Some pundits forecast an American League East title for the Boston Red Sox. Others project a wild card berth. And there are many cynical Boston media members who believe the hometown club will not play postseason baseball for a third consecutive year. Two facts are widely agreed upon about the 2016 Red Sox as Monday’s season opener in Cleveland nears: the team will not finish in last place, and it has uncertainties in the starting rotation, the bullpen, the starting lineup and the bench.
Simply put, like the current version of the NCAA men’s basketball tournament, it is a true crapshoot predicting what Boston’s record will look like when the regular season ends at Fenway Park against Toronto on October 2.
With a roster loaded with premium veterans and high-ceiling young players; a farm system loaded with talented depth; and a president of baseball operations (Dave Dombrowski) known for implementing memorable trades to upgrade his team, the Red Sox have the ingredients to win the division, capture the American League pennant and win the World Series. To accomplish this, some if not most of these questions must be positively answered:
Will the rotation beyond David Price consistently pitch well?
When healthy, Buchholz is one of the better right-handed starters in the American League. The Red Sox need a healthy Buchholz in 2016, and Buchholz needs a healthy Buchholz in 2016 since the club holds a $13.5 million team option or a $500,000 buyout for 2017.
Porcello looked like he was emerging as the frontline starter Detroit forecast when it drafted him 27th overall out of high school in 2007. Still just 27, the right-hander was 15-13 with a 3.43 ERA and a 1.23 WHIP in 204.2 innings in 2014. Then Red Sox general manager Ben Cherington acquired Porcello in the deal that shipped Yoenis Cespedes to the Tigers in December 2014, and then he signed the sinkerballer to a four-year, $82.5 million deal that begins this season.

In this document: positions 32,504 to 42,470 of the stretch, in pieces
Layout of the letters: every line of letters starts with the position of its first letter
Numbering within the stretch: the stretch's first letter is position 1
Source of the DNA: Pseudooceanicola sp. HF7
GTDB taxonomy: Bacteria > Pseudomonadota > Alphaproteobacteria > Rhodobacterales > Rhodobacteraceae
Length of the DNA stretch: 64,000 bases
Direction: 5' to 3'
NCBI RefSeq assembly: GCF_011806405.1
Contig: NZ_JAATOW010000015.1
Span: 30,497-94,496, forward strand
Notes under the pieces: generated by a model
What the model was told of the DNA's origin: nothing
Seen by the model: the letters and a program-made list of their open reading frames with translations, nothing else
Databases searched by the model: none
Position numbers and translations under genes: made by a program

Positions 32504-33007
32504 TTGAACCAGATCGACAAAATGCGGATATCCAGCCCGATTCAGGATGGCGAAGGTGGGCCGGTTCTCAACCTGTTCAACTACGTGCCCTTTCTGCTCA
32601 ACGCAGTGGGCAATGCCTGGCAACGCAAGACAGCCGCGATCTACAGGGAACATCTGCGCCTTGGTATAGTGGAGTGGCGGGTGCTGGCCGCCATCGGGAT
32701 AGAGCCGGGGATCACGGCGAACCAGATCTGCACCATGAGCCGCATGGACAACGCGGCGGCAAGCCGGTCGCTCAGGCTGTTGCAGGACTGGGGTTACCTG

It was a forgettable debut campaign in Boston for Porcello last year. He was 9-15 with a 4.92 ERA, and his sinker was not as effective as advertised. This spring, he struggled with a 9.77 ERA in four starts and was surpassed in the rotation by Kelly. If Porcello is more reflective of 2014 than 2015, that will solidify the middle of the Red Sox rotation.
As for Kelly, the 27-year-old right-hander was 8-1 with a 3.77 ERA in 11 starts after the All-Star break last season (including 6-0 with a 2.68 ERA in six August outings). He logged a 2.63 ERA in six spring training starts. His power sinker reaches into the high 90s, and he has the potential to emerge as a No. 2 caliber starter. His career-high in innings was reached last season at 134.1, though, so durability is a concern.
Eduardo Rodriguez, the 22-year-old left-hander who the Red Sox believe can help Price anchor the rotation for several seasons, is recovering from a dislocated knee and will open the season on the disabled list. Until he returns, Wright will occupy the final rotation spot. The versatile 31-year-old right-hander is the type of pitcher every manager covets since he can be used for rotation depth and in long relief.
Left-handers Henry Owens, Brian Johnson and Roenis Elias will provide rotation depth and will open the 2015 campaign at Triple-A Pawtucket. Even when Rodriguez returns – and even if Buchholz, Porcello and Kelly produce behind Price – expect Dombrowski to acquire a starting pitcher well before the July 31 trade deadline.
With Pablo Sandoval opening the season as one of the most handsomely paid reserves in Major League history, and San Diego expressing interest in his third base services, a Boston trade for James Shields or Andrew Cashner makes sense.
Will third base be a position of production for the Red Sox in 2016?
Travis Shaw outplayed Sandoval this spring. There is no doubt about that. The 25-year-old Shaw is in significantly better shape than the Panda, he clubbed 13 home runs in 248 plate appearances as a rookie last season, and he hit .333 with two home runs and 10 RBI in 61 spring training plate appearances. Can Shaw sustain acceptable production as a starting third baseman for a full season?